'Reprehensible' – Fury at revival of draft plan to cut rail services at Morpeth and other stations

A draft new train timetable that could see services slashed at smaller railway stations across the North East – including at Morpeth – has been described as “reprehensible” at a meeting.
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A Morpeth councillor has also raised his concerns about the rail industry plans, which will be introduced in December 2024 if confirmed.

Between Morpeth and London, there would be two less weekday departures and one less weekday departure between Morpeth and Edinburgh.

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A previous shake-up of the East Coast Main Line timetable was shelved in 2021, amid complaints that it would have devastating consequences for passengers who rely on smaller stations in the region, also including Berwick.

Morpeth Railway Station.Morpeth Railway Station.
Morpeth Railway Station.

But the idea of sacrificing some services in order to add a third train per hour between London and Newcastle has now been revived.

Northumberland County Council criticised the draft plans last week and it has pledged to continue to campaign hard for improved rail services for communities located along the East Coast Main Line and beyond.

Adding his comments this week is Morpeth Stobhill county councillor John Beynon, who said: “It would be such a shame if the cuts are implemented because Morpeth Railway Station is very well used and such a vital link for the public and businesses in Morpeth and surrounding areas.

“There should be more trains stopping at Morpeth, not less.

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“I can’t understand the logic of cutting services just to save a few minutes on the overall journey.”

While the full details of the new timetable have not yet been made public, council chiefs were told that its effects on the North East will be broadly similar to the 2021 proposal.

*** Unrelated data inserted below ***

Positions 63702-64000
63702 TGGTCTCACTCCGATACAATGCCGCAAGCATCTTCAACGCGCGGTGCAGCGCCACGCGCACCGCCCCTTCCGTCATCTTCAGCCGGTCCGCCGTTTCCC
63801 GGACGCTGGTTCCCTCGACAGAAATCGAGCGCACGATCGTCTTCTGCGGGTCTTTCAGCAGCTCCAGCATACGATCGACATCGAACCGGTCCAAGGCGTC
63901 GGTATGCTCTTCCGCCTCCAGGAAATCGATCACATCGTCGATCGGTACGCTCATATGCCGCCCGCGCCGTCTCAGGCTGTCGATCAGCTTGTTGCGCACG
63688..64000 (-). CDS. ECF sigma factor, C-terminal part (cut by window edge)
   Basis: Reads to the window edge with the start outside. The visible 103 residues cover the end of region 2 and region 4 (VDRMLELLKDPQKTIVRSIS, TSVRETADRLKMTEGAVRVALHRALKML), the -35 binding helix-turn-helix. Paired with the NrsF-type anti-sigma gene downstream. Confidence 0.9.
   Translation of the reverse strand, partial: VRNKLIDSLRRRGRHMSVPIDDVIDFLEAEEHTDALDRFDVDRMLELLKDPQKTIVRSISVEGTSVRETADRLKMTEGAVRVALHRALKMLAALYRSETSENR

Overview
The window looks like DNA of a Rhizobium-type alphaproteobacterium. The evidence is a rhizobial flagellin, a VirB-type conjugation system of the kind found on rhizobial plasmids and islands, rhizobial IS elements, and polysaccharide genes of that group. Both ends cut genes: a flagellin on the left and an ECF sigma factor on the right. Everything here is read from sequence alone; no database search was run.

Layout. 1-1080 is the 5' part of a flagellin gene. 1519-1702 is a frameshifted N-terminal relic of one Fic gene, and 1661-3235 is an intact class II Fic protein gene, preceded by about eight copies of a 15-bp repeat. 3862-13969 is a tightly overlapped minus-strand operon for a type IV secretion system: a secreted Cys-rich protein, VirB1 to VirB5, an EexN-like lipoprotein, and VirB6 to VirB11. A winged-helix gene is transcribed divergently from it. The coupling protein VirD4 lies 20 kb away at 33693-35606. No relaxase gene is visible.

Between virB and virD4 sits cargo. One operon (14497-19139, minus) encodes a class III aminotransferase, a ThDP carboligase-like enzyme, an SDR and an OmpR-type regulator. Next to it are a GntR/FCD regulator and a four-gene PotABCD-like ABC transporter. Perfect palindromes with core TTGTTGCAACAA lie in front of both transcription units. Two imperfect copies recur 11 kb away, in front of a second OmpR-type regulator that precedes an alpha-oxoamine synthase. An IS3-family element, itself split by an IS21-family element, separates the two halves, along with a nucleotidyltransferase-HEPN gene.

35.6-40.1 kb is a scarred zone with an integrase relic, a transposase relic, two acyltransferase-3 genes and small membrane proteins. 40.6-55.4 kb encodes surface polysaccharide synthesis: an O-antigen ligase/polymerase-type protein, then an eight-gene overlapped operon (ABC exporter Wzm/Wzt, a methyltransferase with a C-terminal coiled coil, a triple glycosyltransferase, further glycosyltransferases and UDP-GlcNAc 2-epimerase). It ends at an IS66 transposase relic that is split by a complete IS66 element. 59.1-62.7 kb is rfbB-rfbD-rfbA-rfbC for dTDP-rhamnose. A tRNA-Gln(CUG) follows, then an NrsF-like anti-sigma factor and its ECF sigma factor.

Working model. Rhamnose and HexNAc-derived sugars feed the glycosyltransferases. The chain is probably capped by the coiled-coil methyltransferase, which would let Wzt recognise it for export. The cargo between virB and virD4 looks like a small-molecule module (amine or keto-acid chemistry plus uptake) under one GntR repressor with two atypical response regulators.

The original plans would have resulted in a reduction in the number of services stopping at Durham and Darlington, as well as Berwick and Morpeth.

A furious Glen Sanderson, county council leader, called the plans “ridiculous”, “stupid”, and “reprehensible”.

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He told a North East Joint Transport Committee (JTC) meeting: “I just cannot believe that people in the decision-making process have ignored everything we have said. They have ignored the fact that to remove commuter trains will damage the environment and damage the whole move towards putting public transport as the logical way forward.

“It ignores the whole makeup of our region, it ignores our views, it ignores the views of the people who use those trains – and all for the sake of a couple of minutes [reduced journey time to London]. How farcical is that?”

LNER said its plans for the December 2024 changes were still yet to be confirmed, but admitted that they “may not satisfy everyone”.

A spokesperson said: “The industry is working together on proposals to deliver even more services to and from the North East that will be worth millions of pounds to the region’s economy. Our plan to increase services will add six million extra seats a year between the North East and York.

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“To enable faster trains, increase services and passenger numbers, we recognise our enhancements may not satisfy everyone, but the proposed timetable will be of benefit to the greatest number of customers across the north. LNER services currently deliver in excess of £200m in benefits for the North East each year and the proposed new timetable has potential to add further to this figure.”